I would like to take this opportunity to highlight some key events and issues for the Transport Accident Investigation Commission (the Commission) in the year ended 30 June 2011, all of which are expanded upon in relevant parts of this Annual Report.
Last year we foreshadowed making greater use of our powers as a standing Commission of Inquiry by arranging for Commissioners to engage directly with persons involved in inquiries in addition to the standard interactions with investigators and our usual invitations to interested persons to make written submissions to the Commission on draft final reports. This happened on 3 occasions during the financial year, and involved Commissioners hearing from submitters on contentious or complex matters relating to 2 inquiries and the Commission calling for public submissions on a topic connected with a specific inquiry.
Rail-related work was a significant focus for the investigation team and Commissioners. A backlog of historical inquiries was cleared and many recommendations from earlier inquiries were closed following acceptable responses. We would like to thank rail industry participants for their constructive input, particularly for assisting our inquiries into a series of platform overruns by push-pull trains in the Auckland commuter service and for helping us to close a number of open recommendations.
Rail was also the focus of a second annual historical impact review, a continuing effort to establish the extent to which the Commission’s work results in improvements in transport safety. This review, which looked at trends in derailments due to wagon failures, found, among other things, that derailments in 2010 were at their lowest in a decade following the adoption of Commission recommendations. We will be augmenting these reviews with stakeholder research and refining our overall performance measurement tools and targets.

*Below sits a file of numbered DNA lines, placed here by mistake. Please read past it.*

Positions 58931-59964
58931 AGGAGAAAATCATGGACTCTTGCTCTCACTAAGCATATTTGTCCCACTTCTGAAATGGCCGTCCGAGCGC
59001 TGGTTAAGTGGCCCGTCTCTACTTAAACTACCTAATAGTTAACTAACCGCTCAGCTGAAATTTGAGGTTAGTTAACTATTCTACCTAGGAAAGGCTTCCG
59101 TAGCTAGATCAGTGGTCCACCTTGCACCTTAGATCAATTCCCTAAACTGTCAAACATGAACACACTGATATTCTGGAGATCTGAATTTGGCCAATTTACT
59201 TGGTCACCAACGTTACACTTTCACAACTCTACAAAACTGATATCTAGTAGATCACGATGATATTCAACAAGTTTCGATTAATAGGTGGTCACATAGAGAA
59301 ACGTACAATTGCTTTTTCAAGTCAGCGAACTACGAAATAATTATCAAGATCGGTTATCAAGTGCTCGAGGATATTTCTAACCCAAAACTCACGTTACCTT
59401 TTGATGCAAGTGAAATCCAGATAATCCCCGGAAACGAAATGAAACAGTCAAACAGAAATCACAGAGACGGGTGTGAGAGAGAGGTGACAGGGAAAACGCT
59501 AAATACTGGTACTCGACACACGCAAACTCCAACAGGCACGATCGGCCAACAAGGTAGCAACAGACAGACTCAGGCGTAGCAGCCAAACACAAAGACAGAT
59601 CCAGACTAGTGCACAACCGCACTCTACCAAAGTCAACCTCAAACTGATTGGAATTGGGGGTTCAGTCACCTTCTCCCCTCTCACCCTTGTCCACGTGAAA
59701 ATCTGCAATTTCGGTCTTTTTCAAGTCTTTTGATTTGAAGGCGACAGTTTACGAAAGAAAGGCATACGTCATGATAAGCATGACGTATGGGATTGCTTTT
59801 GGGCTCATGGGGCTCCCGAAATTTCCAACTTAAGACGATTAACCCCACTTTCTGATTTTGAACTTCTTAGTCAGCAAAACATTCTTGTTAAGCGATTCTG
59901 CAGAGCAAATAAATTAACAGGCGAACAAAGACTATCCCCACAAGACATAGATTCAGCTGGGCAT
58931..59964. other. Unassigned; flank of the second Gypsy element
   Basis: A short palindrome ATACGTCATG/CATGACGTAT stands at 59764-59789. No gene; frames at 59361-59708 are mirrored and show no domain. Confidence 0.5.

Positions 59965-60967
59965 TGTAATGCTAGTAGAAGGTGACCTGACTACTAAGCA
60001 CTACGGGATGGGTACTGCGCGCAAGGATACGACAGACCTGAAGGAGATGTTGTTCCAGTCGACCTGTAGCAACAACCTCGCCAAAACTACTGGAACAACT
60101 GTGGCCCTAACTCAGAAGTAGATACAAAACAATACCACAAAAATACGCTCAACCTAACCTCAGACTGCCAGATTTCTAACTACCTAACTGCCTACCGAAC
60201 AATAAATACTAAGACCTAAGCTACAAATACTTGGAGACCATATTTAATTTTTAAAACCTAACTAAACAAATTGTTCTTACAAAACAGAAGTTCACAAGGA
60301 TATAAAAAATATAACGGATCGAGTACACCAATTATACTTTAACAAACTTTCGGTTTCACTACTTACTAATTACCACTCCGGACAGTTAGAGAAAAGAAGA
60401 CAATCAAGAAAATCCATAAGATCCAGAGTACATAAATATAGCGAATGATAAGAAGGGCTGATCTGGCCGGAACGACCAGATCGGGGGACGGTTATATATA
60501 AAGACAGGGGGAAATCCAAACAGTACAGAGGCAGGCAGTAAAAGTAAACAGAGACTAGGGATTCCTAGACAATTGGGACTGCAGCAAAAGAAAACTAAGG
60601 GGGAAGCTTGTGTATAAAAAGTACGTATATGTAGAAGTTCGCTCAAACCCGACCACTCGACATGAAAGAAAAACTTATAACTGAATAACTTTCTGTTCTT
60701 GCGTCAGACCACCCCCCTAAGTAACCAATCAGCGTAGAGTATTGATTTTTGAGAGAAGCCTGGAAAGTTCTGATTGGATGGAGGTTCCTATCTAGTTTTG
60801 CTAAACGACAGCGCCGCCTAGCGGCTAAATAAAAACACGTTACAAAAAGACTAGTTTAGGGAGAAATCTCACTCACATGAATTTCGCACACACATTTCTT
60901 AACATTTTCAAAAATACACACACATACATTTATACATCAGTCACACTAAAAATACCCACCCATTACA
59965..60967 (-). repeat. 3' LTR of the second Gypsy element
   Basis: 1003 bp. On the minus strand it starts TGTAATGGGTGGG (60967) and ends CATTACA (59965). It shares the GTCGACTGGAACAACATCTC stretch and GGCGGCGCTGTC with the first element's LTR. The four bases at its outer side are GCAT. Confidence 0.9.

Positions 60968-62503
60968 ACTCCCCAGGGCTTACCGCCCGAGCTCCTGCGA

International work focused on assisting 2 Korean-led inquiries into fishing boat losses in international waters near New Zealand, and the completion of the French-led inquiry into the loss of a New Zealand-owned aircraft to which New Zealand had an accredited representative and technical advisors appointed.
This financial year was the last of a 3-year capability-building programme designed to ensure that the Commission is operating with contemporary frameworks, tools and techniques commensurate with its size, purpose and available resources. The final major components of that programme (i.e. the computer-based Accident Investigation Information Management System (AIIMS) and an associated Electronic Document and Records Management System (EDRMS)), were in User Acceptance Testing at year end. Other programme priorities during the year included updating our policies and introducing a human resource capability strategy, including a performance management system. We are ending this capability-building programme by engaging a senior executive from a core public sector department to conduct an independent review of its implementation in order to identify any adjustments that might be desirable.
Finally, I would like to acknowledge the notable contributions to transport safety of 3 former investigators, Doug Monks, Ken Mathews and Paul Bird, who left us during the year. I would also like to thank Pauline Winter, QSO, who served on the Commission for nearly 10 years until May 2011 and to welcome Helen Cull QC, who replaced Pauline as Deputy Chief Commissioner.
John Marshall QC